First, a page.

As a matter of fact, the old bridge was six years old. The old one was destroyed by the war, and this one was built recently, (almost) following the original.
What shall I say, about a town that has not much more to offer than a copy of a bridge?
Well, that's the most important bridge I ever saw. Not only a structure to pass from one side to the other across the river, but a connection between religions, linking ethnic and cultural differences.
We were told that one side was Muslim, the other Christian. We didn't notice such difference: in both side we saw signs of both cultures, and people, struggling for life, with respect for us and each other. And so it must continue, as long as the bridge makes its job.
The vicinity of the bridge, in its both sides is a Daedalus of shops and stalls selling touristy souvenirs.
Tourism may play here a very strong role, not only providing jobs and funds, but also helping people to accept and tolerate the differences, the only way to make last the actual peace.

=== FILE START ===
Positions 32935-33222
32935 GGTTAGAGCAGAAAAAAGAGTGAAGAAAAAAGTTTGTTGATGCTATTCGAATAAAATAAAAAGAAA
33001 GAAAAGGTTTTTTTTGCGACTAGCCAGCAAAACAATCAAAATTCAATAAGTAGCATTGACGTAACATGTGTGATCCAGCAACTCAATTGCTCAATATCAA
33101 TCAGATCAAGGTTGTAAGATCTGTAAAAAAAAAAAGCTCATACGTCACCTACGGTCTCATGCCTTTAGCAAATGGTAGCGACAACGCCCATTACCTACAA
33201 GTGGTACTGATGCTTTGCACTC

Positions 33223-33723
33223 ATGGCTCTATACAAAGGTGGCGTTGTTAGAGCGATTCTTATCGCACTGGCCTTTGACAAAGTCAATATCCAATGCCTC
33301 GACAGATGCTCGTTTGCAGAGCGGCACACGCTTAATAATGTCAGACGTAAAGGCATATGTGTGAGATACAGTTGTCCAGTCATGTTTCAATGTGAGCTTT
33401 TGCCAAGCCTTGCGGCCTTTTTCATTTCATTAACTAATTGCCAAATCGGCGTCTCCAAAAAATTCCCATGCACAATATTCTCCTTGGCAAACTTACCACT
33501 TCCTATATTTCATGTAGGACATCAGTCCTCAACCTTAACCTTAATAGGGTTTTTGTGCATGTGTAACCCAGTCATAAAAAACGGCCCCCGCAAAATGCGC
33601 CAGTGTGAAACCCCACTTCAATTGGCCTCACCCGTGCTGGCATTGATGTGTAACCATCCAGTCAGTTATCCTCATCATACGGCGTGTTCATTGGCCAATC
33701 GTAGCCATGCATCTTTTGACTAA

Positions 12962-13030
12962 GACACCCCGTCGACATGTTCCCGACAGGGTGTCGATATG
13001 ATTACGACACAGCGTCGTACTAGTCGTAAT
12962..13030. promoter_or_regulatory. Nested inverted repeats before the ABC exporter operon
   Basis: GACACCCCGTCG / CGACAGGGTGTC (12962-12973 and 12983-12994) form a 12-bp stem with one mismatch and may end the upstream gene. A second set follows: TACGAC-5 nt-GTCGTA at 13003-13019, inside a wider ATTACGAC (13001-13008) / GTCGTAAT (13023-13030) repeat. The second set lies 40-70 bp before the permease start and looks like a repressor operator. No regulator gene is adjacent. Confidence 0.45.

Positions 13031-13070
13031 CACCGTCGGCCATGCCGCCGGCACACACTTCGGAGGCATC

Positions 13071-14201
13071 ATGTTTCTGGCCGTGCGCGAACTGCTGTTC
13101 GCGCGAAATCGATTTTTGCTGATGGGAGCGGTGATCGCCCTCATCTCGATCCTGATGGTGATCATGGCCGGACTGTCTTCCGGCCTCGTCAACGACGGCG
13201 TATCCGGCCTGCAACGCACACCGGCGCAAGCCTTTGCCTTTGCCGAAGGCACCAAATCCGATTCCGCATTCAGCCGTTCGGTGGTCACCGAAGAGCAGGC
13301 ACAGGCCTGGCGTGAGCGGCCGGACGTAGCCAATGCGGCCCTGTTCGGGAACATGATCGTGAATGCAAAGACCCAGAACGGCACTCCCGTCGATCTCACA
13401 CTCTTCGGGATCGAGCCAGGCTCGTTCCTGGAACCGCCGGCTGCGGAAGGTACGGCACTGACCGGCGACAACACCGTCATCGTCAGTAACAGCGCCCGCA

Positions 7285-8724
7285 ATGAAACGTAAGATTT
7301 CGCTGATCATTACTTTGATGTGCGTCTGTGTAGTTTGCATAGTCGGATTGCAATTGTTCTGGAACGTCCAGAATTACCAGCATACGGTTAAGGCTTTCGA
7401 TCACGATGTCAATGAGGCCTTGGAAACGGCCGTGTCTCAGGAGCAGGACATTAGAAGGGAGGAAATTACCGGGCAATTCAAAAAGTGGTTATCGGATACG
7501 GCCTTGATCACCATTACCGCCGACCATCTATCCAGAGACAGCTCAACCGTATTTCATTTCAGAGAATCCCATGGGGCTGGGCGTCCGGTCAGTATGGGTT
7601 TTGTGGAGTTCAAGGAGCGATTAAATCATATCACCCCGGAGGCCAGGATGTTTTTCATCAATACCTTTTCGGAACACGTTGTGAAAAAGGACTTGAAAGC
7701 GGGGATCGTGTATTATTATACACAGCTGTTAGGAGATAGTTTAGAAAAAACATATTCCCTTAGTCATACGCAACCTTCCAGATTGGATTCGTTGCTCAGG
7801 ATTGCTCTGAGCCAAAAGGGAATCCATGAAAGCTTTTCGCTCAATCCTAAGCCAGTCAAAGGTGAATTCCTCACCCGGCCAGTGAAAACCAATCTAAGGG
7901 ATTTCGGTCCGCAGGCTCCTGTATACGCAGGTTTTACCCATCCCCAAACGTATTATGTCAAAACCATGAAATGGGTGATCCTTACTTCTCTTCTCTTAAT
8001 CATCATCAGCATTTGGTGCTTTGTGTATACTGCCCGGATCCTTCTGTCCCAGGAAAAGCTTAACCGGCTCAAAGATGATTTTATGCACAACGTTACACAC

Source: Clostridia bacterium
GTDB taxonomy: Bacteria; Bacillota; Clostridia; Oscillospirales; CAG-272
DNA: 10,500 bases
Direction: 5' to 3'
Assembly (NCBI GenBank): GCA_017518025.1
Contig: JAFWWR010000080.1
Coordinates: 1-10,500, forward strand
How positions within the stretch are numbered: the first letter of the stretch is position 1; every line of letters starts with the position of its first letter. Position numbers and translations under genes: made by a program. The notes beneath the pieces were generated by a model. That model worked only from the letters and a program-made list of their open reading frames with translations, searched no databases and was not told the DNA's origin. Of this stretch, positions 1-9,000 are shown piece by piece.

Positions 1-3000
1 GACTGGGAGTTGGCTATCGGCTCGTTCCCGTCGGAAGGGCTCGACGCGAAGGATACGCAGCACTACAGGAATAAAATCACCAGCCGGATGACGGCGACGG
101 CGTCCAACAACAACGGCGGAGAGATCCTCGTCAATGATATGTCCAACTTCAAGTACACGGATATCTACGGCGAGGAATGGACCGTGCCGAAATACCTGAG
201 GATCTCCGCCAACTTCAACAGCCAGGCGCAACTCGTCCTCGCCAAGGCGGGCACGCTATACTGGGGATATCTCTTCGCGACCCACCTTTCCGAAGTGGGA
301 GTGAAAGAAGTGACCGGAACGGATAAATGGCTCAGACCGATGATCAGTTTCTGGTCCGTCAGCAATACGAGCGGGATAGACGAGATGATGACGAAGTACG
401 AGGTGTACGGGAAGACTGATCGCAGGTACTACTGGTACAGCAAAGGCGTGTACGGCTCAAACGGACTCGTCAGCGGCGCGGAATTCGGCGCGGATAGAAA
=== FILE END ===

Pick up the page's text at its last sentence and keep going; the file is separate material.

So... be useful, and, buying or not, do visit them!
This house is a small and modest museum, where you may see in detail the furniture, and the uses of its old owners.
Maybe too much detail - the long visit and the succession of visitors turn the waiting a little bit boring. Fortunately, the yard is cool and nice.
If you are not in an escorted group don't worry: the new owners like to show the place (for one euro) and, for a second euro, it seems that you may drink a rose lemonade. We didn't!
Scars of war
Everywhere we went, the signs of war were present, but, looking carefully, we notice that the ruined buildings should be... the most beautiful in town.
Noticing that, I think that they started with the common buildings (easier and cheaper to rebuild) and are planning to rebuild the best ones according to their original look.
That takes time, study, and... money. But if that is the idea, it gets my approval.